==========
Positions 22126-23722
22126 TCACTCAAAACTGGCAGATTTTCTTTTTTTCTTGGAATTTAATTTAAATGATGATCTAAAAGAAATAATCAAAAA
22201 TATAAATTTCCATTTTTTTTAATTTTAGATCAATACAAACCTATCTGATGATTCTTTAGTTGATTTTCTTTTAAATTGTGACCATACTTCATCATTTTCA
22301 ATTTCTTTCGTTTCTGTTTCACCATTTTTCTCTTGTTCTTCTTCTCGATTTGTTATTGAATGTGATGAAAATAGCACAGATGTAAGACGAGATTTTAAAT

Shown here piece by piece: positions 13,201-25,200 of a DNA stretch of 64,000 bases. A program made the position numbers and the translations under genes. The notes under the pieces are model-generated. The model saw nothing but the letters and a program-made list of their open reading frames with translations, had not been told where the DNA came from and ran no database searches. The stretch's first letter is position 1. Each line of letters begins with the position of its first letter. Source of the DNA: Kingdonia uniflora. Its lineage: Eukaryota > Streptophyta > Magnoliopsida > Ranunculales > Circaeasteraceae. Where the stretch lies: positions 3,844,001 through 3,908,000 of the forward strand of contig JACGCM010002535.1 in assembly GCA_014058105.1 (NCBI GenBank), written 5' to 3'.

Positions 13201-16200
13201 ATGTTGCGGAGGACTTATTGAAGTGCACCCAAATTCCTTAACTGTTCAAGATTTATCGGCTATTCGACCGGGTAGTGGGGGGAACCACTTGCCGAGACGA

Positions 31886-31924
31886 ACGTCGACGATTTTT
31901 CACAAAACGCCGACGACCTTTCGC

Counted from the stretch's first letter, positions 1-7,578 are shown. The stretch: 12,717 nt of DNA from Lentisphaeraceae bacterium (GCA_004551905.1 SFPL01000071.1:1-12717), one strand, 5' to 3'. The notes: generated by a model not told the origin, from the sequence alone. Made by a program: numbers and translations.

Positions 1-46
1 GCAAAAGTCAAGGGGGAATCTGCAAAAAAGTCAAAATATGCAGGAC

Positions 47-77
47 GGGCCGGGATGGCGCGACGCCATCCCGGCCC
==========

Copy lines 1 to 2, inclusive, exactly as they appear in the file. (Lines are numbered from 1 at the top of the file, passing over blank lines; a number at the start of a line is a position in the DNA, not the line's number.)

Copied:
Positions 22126-23722
22126 TCACTCAAAACTGGCAGATTTTCTTTTTTTCTTGGAATTTAATTTAAATGATGATCTAAAAGAAATAATCAAAAA